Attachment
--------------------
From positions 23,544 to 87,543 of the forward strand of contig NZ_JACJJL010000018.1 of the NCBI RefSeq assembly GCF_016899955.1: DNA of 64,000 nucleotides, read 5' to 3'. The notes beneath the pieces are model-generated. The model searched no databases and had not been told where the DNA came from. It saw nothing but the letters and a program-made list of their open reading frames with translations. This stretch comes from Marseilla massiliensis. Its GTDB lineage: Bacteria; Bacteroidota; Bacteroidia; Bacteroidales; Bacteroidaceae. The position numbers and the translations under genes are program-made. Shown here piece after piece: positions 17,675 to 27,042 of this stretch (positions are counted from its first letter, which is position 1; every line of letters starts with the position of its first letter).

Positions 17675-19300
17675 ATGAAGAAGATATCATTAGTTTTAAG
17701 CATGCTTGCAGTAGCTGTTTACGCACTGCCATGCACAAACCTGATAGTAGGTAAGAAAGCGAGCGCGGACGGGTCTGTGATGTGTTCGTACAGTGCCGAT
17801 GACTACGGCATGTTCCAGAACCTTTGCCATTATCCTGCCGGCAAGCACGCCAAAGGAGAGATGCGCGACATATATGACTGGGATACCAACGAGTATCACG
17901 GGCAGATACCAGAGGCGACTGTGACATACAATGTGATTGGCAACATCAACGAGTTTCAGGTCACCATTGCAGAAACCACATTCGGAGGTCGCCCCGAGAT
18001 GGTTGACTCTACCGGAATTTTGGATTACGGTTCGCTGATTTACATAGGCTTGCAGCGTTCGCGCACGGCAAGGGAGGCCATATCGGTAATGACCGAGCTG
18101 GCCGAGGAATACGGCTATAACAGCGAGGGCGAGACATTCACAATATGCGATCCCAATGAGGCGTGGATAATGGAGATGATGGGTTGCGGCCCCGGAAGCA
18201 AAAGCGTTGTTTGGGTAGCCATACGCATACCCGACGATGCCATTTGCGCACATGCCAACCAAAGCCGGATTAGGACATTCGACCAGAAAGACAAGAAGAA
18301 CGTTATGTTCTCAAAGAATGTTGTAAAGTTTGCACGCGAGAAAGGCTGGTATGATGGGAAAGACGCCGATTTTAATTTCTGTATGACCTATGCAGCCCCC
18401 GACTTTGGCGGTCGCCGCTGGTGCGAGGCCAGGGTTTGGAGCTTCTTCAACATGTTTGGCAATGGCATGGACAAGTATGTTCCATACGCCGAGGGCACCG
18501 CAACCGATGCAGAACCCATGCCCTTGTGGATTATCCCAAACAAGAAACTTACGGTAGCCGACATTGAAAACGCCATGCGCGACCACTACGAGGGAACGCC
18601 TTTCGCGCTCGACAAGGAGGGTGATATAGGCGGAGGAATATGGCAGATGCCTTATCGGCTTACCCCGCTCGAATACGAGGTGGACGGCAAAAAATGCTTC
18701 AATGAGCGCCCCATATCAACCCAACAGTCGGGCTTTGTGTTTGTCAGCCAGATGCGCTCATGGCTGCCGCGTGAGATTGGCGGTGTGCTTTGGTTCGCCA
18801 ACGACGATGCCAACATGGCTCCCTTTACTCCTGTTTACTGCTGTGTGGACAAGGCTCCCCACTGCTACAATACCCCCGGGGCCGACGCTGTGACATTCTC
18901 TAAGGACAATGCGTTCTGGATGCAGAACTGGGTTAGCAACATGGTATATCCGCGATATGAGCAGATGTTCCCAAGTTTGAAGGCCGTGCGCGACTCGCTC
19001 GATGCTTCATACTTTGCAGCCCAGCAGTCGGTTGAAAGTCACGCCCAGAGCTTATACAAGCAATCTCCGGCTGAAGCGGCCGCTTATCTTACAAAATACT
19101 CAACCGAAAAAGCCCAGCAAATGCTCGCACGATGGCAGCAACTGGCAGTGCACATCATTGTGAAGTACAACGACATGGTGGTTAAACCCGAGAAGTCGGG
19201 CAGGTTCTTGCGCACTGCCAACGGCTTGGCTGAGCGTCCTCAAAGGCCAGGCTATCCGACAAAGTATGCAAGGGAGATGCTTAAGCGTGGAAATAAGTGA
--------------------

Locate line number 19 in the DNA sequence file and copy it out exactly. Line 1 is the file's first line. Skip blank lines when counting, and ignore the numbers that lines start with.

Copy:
19201 CAGGTTCTTGCGCACTGCCAACGGCTTGGCTGAGCGTCCTCAAAGGCCAGGCTATCCGACAAAGTATGCAAGGGAGATGCTTAAGCGTGGAAATAAGTGA